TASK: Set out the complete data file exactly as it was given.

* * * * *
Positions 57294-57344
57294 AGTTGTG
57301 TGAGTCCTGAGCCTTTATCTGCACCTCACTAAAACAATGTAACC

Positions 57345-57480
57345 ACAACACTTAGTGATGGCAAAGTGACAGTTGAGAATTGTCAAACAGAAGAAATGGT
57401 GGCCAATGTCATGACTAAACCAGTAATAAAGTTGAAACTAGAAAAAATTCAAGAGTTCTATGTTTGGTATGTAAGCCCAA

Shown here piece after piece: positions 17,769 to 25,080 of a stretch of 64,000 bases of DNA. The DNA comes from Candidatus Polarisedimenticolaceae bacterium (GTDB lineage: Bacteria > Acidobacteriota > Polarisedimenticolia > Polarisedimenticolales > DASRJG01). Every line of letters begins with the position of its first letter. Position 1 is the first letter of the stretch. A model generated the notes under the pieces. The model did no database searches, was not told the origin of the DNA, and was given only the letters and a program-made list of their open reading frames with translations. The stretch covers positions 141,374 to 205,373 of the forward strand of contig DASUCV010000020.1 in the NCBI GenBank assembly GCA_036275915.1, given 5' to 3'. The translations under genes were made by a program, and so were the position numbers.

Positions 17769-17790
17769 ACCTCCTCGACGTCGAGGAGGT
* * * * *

Positions 57294-57344
57294 AGTTGTG
57301 TGAGTCCTGAGCCTTTATCTGCACCTCACTAAAACAATGTAACC

Positions 57345-57480
57345 ACAACACTTAGTGATGGCAAAGTGACAGTTGAGAATTGTCAAACAGAAGAAATGGT
57401 GGCCAATGTCATGACTAAACCAGTAATAAAGTTGAAACTAGAAAAAATTCAAGAGTTCTATGTTTGGTATGTAAGCCCAA

Shown here piece after piece: positions 17,769 to 25,080 of a stretch of 64,000 bases of DNA. The DNA comes from Candidatus Polarisedimenticolaceae bacterium (GTDB lineage: Bacteria > Acidobacteriota > Polarisedimenticolia > Polarisedimenticolales > DASRJG01). Every line of letters begins with the position of its first letter. Position 1 is the first letter of the stretch. A model generated the notes under the pieces. The model did no database searches, was not told the origin of the DNA, and was given only the letters and a program-made list of their open reading frames with translations. The stretch covers positions 141,374 to 205,373 of the forward strand of contig DASUCV010000020.1 in the NCBI GenBank assembly GCA_036275915.1, given 5' to 3'. The translations under genes were made by a program, and so were the position numbers.

Positions 17769-17790
17769 ACCTCCTCGACGTCGAGGAGGT